The heightened distress of this polarizing political climate combined with the anxiety of the pandemic we have been experiencing since March 2020, has us all riding an emotional roller coaster. It is accelerating and we feel like we can't get off. These environmental stressors impact our daily lives and we have little control over the course of these traumas. Thus, we must find ways to manage our distress and anxiety.
In his 2016 blog "Do You Suffer from Election Stress Disorder?" in Psychology Today, psychologist Steven Stosny, Ph.D. coined this term to describe the level of anxiety and obsession that many of us feel surrounded by the tense and polarizing political climate. He noted that is hard to consistently use our "adult brain" (logic and reason) during non-election years, but that the chaos and emotional rhetoric makes it even harder now. Our "toddler brain" (emotional, all-or-nothing, "Mine! No!") hijacks the adult brain, impairing its ability to take other perspectives, weigh evidence, see nuance, plan for the future, and create value and meaning. The toddler brain is highly susceptible to emotional contagion; toddlers take on whatever negative emotions are around them, as any parent who has been tense or irritable near one can attest."
These core techniques are similar for facing unknown and uncertain times:
- Focus on what you have control over. Pandemically, we can mask, sanitize, distance, and remain vigilant. Politically, we can campaign and vote.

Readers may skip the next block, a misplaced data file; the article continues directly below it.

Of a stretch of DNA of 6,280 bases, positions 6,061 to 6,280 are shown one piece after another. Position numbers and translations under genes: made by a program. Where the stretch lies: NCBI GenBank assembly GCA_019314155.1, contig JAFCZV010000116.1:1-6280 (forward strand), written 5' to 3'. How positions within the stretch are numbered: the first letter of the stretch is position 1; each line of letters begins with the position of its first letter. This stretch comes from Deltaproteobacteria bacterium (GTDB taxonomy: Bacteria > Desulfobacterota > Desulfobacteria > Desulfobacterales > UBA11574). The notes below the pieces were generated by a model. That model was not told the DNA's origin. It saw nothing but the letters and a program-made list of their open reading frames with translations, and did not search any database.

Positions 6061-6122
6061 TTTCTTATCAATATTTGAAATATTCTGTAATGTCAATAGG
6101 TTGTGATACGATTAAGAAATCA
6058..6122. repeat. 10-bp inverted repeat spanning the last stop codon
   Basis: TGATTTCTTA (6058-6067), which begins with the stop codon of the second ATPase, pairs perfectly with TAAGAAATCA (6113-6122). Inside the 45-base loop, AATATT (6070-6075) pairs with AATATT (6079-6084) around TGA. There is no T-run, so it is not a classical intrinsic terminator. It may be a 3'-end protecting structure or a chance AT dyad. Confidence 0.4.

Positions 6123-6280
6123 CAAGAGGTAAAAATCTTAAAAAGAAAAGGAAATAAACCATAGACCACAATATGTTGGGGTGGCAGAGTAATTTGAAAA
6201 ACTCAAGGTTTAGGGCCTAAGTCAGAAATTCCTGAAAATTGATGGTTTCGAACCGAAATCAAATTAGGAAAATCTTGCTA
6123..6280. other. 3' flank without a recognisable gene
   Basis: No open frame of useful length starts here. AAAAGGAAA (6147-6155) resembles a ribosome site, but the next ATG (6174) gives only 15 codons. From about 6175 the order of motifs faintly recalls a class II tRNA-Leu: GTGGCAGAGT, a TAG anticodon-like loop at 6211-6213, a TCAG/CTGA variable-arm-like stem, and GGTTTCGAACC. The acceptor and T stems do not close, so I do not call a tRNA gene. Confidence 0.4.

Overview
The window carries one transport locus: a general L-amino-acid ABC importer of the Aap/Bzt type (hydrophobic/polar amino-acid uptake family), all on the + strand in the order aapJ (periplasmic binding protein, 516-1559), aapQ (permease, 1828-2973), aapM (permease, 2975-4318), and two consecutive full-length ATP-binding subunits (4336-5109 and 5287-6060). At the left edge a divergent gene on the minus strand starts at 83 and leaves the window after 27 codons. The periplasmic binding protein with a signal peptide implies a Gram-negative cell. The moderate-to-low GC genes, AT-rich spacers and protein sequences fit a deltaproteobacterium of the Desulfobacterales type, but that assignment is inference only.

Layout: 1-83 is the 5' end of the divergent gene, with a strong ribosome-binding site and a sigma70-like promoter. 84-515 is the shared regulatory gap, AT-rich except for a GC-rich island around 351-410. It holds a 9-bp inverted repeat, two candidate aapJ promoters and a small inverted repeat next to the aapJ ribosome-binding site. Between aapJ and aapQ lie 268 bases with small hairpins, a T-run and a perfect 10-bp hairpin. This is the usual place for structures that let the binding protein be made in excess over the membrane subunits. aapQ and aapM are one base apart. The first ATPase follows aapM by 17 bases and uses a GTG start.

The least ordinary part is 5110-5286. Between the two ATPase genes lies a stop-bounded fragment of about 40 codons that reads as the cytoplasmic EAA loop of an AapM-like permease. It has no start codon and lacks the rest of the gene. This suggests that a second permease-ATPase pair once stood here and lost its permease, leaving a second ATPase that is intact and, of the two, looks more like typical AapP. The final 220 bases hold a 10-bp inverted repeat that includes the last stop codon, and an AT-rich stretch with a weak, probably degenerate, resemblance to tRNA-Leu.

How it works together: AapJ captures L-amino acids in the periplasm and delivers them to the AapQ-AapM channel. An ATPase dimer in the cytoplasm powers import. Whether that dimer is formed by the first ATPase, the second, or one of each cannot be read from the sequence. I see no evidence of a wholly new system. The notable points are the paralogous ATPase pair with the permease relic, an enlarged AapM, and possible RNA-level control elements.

- Limit media consumption if it causes you distress: Reduce social media and news "doom-scrolling" and "headline news obsessions." We can keep informed without being overly absorbed.
- Connect with those who give you support. Ask them to avoid stressful topics when you need a break.
- Engage in calming techniques: Meditation, strategic breathing, visualization, progressive relaxation, mindfulness, exercise, prayer, music, pleasure reading, or through apps like Calm, Headspace, Insight Timer, or countless others.
- Remain hopeful. We can overcome obstacles and challenges with planning, persistence, effort, and choosing the right strategies. We are more resilient than we think.
- Be a realistic optimist. Don't resort to apocalyptic or end-of-the-world thinking.
- Embrace gratitude by appreciating moments of joy and kindness.
If you are finding yourself becoming overly anxious, clinically depressed, or struggling with how to cope, contact Work/Life Connections-EAP to set up a confidential appointment with one of our EAP Counselors by calling 615-936-1327.